In most cases it will be a combination of several of the factors you describe.
It can be a tuning problem. In this case normally the gear change will work in one direction but not in the other one. If it is only a tuning problem, it may be fixed quite easily by tuning your derailleur correctly. Also for this type of problem it is characteristic that it can occur in both shifting directions depending on the "direction" of detuning.
Unfortunately especially on cheaper derailleurs tuning may not be the only problem. The second one is friction either in the bearings* of the derailleur or of the derailleur cable in the cable hosing or both. In this case the problem is typically much worse in the direction where the the cable is released by the shifter and the spring does the work. Normally the derailleur should jump to its desired position with one sudden step, but if friction comes into play it may creep more or less slowly to its position which might give the chain not enough momentum to jump to the right cog. As cheaper derailleurs are built with simpler bearings they are more prone to such failure. A maybe slightly too weak spring may worsen the situation here.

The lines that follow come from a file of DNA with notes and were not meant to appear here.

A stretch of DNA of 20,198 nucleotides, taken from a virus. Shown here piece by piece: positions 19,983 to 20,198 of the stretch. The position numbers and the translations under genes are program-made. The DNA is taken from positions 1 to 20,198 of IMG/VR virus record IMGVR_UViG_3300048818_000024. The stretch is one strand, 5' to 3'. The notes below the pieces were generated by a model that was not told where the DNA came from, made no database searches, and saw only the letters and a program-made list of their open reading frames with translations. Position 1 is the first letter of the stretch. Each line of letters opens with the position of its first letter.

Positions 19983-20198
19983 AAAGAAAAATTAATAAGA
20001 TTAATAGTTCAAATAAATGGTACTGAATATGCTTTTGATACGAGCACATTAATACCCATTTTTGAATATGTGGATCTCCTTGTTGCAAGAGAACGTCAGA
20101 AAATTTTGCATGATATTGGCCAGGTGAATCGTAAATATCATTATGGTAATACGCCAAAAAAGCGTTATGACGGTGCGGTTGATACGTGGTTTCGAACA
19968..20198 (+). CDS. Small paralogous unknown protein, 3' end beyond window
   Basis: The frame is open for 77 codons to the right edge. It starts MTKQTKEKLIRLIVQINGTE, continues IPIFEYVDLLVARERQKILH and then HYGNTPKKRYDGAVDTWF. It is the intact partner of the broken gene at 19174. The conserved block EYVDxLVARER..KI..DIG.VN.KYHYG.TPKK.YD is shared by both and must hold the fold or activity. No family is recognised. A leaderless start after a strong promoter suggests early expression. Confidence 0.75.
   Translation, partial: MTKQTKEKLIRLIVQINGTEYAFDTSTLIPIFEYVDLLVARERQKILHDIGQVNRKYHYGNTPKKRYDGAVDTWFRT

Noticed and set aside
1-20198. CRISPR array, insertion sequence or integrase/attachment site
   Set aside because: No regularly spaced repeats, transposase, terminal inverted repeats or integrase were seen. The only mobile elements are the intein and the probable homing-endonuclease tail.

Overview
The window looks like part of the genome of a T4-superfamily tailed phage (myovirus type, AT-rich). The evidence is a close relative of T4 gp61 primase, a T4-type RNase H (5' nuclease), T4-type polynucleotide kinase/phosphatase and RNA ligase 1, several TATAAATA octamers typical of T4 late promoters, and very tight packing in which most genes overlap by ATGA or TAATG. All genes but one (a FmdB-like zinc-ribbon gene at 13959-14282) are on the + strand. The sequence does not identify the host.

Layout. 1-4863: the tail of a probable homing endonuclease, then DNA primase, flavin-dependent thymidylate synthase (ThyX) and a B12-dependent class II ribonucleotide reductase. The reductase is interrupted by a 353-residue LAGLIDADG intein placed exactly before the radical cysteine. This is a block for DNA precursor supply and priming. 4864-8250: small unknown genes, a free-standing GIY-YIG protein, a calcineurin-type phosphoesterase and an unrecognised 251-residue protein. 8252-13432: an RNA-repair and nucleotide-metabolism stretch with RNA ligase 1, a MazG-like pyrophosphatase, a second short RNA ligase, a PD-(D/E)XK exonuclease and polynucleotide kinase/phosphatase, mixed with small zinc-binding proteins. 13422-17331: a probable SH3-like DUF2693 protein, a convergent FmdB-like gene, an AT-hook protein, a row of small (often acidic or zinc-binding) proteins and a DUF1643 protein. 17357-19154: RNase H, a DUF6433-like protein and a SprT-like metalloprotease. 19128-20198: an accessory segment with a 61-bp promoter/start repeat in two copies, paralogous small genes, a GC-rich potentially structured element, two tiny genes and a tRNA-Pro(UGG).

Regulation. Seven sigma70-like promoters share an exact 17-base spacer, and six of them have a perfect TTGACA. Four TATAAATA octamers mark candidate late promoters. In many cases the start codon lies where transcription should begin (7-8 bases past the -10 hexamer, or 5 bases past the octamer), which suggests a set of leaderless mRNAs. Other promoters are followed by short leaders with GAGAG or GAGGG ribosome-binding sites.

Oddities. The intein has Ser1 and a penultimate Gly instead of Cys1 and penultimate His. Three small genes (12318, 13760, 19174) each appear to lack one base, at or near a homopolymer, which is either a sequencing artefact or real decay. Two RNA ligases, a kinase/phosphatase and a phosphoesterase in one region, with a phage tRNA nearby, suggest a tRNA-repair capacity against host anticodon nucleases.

Another point that you didn't mention is the wear of the derailleur bearings. The whole device consists of several linked parts that are aligned to each other to certain axes. If the bearings in the links are worn out in a way that there's some clearance, the derailleur may bend a bit, changing the alignment of the derailleur in respect of the frame and the cassette. In this case the chain may run from the derailleur to the cogs in an angle that hampers the shifting process.
*As pointed out in the comments there are no real bearings in the links between the parts. Instead the links consist basically of two surfaces that glide on each other. But there is a huge difference in the quality and durability of those surfaces and in how good they can withstand contamination that causes friction and wear.